The Camino Diet

The following has not been approved by the FDA or Dr Fauci.

This diet is a combination of the intermittent fasting and the diet of refugees fleeing from war. On the Camino Fisterra, there are few places to stop for a breakfast let alone a second breakfast like many places in Spain. We would finish our lunch around 4 (typical midday meal is between 1-4. Dinner is served around 9). We would then get up in the morning and walk for 4 or 5 hours before we would shower, do our laundry and then eat again between 1 and 4. Even gorging yourself on every French fry and piece of Spanish bread, This schedule tends to cause the weight to melt off your body. I have not been able to step on a scale but I can tell it is working every day when I yank my belt tight enough to keep my pants up and there is more belt than yesterday. I am not concerned, however. I have lost hundreds of pounds in my lifetime on this and other diets. I have always been able to find the pounds again soon enough. Gentle Readers are welcome to try this diet at your own risk.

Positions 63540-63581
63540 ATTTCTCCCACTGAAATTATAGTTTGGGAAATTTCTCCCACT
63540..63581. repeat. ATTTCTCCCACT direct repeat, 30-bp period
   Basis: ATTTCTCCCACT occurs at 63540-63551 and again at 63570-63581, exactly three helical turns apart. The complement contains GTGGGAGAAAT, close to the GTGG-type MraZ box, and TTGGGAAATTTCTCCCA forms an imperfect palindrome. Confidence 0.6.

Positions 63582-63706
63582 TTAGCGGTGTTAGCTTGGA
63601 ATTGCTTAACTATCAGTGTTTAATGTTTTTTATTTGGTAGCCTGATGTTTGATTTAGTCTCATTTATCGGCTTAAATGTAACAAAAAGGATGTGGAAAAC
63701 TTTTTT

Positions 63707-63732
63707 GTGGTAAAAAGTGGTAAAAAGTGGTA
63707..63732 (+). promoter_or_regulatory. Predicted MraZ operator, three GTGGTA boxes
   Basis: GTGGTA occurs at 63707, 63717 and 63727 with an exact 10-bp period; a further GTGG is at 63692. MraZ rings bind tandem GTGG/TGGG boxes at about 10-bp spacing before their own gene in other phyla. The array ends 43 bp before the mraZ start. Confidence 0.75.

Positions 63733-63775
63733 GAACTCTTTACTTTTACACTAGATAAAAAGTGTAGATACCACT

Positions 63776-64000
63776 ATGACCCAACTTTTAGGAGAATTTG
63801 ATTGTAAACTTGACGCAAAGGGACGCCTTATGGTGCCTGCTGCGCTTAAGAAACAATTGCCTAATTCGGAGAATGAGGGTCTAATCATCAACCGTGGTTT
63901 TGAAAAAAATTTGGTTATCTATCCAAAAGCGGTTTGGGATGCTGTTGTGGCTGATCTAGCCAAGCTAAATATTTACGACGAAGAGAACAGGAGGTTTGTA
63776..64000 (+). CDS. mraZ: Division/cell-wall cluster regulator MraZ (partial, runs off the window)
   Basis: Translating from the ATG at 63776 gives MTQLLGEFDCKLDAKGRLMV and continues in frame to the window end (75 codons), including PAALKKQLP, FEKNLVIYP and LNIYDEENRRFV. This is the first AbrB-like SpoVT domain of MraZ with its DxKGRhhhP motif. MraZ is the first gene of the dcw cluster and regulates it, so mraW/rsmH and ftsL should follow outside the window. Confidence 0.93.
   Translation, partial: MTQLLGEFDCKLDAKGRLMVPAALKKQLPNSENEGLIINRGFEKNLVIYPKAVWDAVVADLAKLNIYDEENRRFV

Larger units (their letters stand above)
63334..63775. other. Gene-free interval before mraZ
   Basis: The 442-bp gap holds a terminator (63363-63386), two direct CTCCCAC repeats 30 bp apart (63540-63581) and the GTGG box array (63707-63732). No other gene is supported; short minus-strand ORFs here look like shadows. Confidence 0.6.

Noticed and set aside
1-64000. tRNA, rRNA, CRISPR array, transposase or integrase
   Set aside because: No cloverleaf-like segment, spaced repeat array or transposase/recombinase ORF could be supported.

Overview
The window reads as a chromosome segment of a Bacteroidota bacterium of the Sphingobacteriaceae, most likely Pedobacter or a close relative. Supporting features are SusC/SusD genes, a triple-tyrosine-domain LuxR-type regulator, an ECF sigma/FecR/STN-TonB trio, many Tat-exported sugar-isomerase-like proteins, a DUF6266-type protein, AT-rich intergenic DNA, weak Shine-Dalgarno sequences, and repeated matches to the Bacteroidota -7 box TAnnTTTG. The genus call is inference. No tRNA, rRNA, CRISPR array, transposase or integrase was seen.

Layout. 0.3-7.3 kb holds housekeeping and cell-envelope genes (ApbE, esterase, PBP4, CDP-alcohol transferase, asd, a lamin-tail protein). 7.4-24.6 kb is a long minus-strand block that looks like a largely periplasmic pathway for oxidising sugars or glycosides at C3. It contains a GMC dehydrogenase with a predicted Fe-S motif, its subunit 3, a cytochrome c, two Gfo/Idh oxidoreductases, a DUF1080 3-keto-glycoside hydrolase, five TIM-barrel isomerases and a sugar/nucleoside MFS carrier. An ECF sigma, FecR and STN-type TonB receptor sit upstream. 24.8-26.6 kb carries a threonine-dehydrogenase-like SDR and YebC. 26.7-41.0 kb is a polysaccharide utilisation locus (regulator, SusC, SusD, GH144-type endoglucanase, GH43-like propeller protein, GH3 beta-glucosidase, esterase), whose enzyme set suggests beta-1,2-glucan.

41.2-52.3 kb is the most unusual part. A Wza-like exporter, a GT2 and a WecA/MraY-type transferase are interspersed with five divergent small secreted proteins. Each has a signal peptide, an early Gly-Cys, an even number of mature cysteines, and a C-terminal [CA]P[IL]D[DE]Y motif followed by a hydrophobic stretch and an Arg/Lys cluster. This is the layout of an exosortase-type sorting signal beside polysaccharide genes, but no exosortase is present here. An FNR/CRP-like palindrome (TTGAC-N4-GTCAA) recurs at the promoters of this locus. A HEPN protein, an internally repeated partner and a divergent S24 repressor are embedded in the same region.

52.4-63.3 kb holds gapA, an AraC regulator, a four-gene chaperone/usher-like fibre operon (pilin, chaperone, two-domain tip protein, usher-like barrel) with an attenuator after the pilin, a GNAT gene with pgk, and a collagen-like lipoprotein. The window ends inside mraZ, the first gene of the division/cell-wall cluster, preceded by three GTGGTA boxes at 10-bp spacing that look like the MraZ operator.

I will attach a series of photos of our day which was a comfortable and leisurely day of travel and travel arrangements for our next phase in Madrid tomorrow.


One thought on “The Camino Diet

  1. Scott Hutchison says:

    We could usually find something for breakfast. It varies but the last day was a definite exception. We started early from Lires, in the dark, because it was going to be a long day of walking and as we were to discover there was nothing along our journey except a vending machine. We climbed and descended a big hill before Muxia and from there kept looking over each rise in the trail and around each bend for buildings. After many disappointments we finally saw the buildings of Muxia – it was a beautiful sight. It was five hours of walking. It is amazing what you can do without food as long as you have water.
    Merci said it was a touch of what she has heard about Ranger School – she thinks she should get one small corner of a Ranger Tab.


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